'The Eagle has landed' -- thanks to this man
Dr. Norm Chaffee was heavily involved in the Apollo 11 moon landing, working in NASA’s Propulsion and Power Division, but he wasn’t at work when the lunar lander touched down. He was at home, viewing the historic event on TV with his children in his lap.
“I was telling them, ‘Now watch this, watch this. This is a historical occasion. This has never happened before in the history of the world,’ ” Chaffee, now 81, said in a telephone interview. “They could care less. They were squirreling around.”
Chaffee, who will speak about his on-the-job experiences while at NASA at the North Medford High School planetarium at 7 p.m. Wednesday, Oct. 24, was at full attention. There had been a hiccup as the lunar lander came in for a landing, as it had overshot its landing site and was coming down on a large boulder field. Astronaut Neil Armstrong, not too far away from saying some very famous words about a “small step,” arrested the descent and helped guide it toward a more suitable spot.
“He just throttled and hovered and then used my little steering rockets to move to the right about 100 yards,” Chaffee said.
Over the television, Chaffee could hear a second-by-second countdown as the craft moved closer and closer to the moon’s surface.
“At 17 seconds, they said ‘Contact,’ ” Chaffee said, adding one of the probes hanging from the landing module’s foot pads had touched the surface.
Moments later, Armstrong’s voice echoed throughout mission control: “Houston, Tranquility Base here. The Eagle has landed.”
“Roger, Tranquility. We copy you on the ground,” an official NASA transcript of the event reads. “You got a bunch of guys about to turn blue. We’re breathing again. Thanks a lot.”
Chaffee will recount his time at NASA during his North Medford talk. The event is free to attend, though space is limited to the first 88 people through the door, according to North Medford planetarium director Robert Black.
“His number one goal is to stimulate students to get involved in science, technology, engineering and math,” Black said. “He wants to effect change in young people.”
It’s part of the Rural Schools Educational Initiative, started by James Loftus, whose father, Joseph Phillip Loftus, Jr., served in multiple roles during his own 47-year NASA career.
One of those roles included director of operations for the agency’s System Engineering Program during the Apollo missions. The JPL Museum in Stayton, Oregon, is named after him. James Loftus invited Chaffee to speak in Oregon last year after Chaffee gave Oregon robotics students at a world championship tournament in Houston a tour of NASA’s Johnson Space Center’s robotics lab. Loftus’s niece was among them.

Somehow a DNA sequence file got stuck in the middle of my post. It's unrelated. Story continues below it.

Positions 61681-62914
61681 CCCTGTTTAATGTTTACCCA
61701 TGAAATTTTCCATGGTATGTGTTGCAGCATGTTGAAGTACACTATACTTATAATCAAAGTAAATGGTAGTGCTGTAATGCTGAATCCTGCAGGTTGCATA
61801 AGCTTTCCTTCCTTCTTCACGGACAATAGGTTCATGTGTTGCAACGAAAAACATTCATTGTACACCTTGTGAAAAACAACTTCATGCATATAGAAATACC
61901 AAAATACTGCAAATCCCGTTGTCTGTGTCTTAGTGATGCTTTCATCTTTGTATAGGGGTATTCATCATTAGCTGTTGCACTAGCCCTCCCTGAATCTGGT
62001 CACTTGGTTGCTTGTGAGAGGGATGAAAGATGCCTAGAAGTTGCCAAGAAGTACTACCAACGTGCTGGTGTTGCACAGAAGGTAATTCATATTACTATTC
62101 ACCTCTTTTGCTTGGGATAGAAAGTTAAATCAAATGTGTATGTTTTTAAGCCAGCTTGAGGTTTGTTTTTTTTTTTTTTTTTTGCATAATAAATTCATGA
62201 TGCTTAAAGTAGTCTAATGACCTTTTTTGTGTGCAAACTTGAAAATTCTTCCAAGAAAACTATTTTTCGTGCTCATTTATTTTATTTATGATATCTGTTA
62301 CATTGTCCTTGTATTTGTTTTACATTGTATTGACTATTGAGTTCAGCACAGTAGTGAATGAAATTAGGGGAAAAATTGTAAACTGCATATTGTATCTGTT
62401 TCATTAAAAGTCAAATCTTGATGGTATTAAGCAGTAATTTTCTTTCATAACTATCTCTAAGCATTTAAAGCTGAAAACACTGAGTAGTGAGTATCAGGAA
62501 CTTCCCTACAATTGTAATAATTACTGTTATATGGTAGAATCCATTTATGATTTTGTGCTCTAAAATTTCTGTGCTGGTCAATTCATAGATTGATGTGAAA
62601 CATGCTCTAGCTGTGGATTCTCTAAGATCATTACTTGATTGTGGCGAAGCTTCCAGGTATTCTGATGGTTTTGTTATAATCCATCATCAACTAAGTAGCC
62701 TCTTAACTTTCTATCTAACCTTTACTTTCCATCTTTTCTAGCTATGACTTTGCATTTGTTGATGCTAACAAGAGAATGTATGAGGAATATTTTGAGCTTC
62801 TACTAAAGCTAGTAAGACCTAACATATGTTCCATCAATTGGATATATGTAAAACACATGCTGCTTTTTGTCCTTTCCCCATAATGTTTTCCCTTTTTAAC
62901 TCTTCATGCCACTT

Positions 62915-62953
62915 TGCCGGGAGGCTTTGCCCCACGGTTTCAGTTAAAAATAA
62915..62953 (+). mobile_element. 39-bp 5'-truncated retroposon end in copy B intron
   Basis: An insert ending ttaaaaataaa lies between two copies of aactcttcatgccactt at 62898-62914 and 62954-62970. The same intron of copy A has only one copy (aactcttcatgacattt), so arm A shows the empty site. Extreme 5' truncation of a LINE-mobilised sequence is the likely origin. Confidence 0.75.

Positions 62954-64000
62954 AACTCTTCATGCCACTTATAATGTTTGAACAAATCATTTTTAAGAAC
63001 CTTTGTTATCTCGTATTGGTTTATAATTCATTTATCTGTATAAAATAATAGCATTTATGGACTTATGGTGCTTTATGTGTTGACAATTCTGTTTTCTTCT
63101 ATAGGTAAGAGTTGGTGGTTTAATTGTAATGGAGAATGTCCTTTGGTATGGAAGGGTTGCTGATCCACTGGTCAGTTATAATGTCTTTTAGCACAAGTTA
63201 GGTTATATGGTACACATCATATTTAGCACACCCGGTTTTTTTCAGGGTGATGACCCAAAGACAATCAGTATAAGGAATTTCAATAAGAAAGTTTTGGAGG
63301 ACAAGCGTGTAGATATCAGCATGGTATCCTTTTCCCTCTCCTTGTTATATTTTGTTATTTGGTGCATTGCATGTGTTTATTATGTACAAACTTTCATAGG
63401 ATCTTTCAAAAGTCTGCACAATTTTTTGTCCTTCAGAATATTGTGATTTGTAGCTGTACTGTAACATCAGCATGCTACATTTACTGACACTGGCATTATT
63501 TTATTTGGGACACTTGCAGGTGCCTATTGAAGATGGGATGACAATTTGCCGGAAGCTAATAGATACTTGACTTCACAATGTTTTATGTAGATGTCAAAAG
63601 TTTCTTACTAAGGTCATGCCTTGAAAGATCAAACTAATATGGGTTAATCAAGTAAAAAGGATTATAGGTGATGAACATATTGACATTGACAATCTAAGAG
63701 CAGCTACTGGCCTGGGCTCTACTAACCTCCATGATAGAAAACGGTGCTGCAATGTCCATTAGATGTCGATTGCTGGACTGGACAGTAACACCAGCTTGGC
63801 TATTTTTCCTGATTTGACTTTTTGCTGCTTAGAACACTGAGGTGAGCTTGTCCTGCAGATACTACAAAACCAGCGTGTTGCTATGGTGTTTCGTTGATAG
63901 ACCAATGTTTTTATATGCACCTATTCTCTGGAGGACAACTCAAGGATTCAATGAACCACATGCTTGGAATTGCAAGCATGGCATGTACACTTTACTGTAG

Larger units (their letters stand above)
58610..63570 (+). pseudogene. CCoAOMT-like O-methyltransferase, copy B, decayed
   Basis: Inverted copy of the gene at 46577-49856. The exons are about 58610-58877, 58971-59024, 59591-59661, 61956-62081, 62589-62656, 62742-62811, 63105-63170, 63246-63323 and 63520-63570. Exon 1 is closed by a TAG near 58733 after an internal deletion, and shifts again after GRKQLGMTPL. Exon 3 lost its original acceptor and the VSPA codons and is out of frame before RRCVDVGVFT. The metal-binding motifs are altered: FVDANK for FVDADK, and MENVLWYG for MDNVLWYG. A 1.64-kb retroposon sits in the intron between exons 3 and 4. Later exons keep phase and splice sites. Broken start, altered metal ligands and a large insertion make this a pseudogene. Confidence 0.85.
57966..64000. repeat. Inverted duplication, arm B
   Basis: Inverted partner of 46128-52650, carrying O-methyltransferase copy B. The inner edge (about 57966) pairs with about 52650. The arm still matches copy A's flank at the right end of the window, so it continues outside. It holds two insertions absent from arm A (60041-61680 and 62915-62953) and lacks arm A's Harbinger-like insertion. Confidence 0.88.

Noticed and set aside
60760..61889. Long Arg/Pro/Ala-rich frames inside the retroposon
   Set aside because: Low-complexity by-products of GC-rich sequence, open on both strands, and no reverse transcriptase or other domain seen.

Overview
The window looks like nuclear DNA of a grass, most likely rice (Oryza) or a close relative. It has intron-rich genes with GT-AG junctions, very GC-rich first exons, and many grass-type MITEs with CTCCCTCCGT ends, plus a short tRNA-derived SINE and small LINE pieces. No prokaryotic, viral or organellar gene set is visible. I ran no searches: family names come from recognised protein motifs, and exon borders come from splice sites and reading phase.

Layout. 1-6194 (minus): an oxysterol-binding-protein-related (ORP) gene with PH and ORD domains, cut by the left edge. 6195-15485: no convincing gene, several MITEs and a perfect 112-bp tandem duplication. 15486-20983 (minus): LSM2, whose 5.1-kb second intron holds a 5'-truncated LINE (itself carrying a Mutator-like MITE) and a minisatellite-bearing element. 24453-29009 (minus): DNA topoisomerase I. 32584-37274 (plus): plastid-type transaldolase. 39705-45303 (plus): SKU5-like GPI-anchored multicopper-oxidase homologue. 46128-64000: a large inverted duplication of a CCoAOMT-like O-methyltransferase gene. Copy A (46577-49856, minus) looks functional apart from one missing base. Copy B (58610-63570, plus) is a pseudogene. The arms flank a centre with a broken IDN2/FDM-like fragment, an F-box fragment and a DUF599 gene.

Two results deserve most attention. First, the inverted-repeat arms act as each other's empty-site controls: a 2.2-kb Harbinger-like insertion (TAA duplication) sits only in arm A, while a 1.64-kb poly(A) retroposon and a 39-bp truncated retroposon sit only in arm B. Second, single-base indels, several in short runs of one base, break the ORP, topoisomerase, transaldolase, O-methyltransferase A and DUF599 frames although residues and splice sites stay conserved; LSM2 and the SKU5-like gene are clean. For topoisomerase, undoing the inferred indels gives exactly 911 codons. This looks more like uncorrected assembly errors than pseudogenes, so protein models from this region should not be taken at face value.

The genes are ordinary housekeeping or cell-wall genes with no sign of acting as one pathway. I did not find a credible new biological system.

“As a way for us to thank him, I asked him if he could come out,” Loftus said, adding he wanted Chaffee to give talks to students and inspire them to pursue careers in math and science.
Chaffee has spoken to about 700 students so far. He says he enjoys telling stories and answering questions.
“It’s my hope that the first person that steps out on Mars is in this class today,” he once told a group of students.
Chaffee worked in NASA’s Propulsion and Power Division from 1962 to 1983, working as the deputy division chief 1980-84 and again in 1987-90, according to the NASA Johnson Space Center Oral History Project.
He also worked on the International Space Station program from 1984-87, and was manager for engineering and integration for the NASA Lunar Mars Exploration program. He became deputy chief for NASA’s Robotics and Automation division in 1991, working there until 1996. He worked on the Johnson Space Center’s Public Affairs’ Education and Information Services branch from 1995-98, and retired in 1998.
He was named NASA Engineer of the Year in 1987 and received the NASA Outstanding Leadership Medal in 1993, according to the JSC Oral History Project.
His fondest memory is of Apollo 8, a 1968 mission with the goal of orbiting — not landing on — the moon before returning to Earth.
“For the first time, people on Earth, including me and the control room, could see the lunar surface from about 50 miles up, and so we were just transfixed,” Chaffee said.
The landscape was a dark mass of craters, hills and jagged peaks. But all that darkness was suddenly broken up by a blip of light.
“There was a sudden realization that was the rising Earth,” Chaffee said.
Later, astronauts would read from the Book of Genesis creation story, their voices broadcast for anyone listening on Earth to hear. It was Christmas Eve. The mission was a success.
“They got that done,” Chaffee said. “Everything went great. They got into orbit. No problems at all.”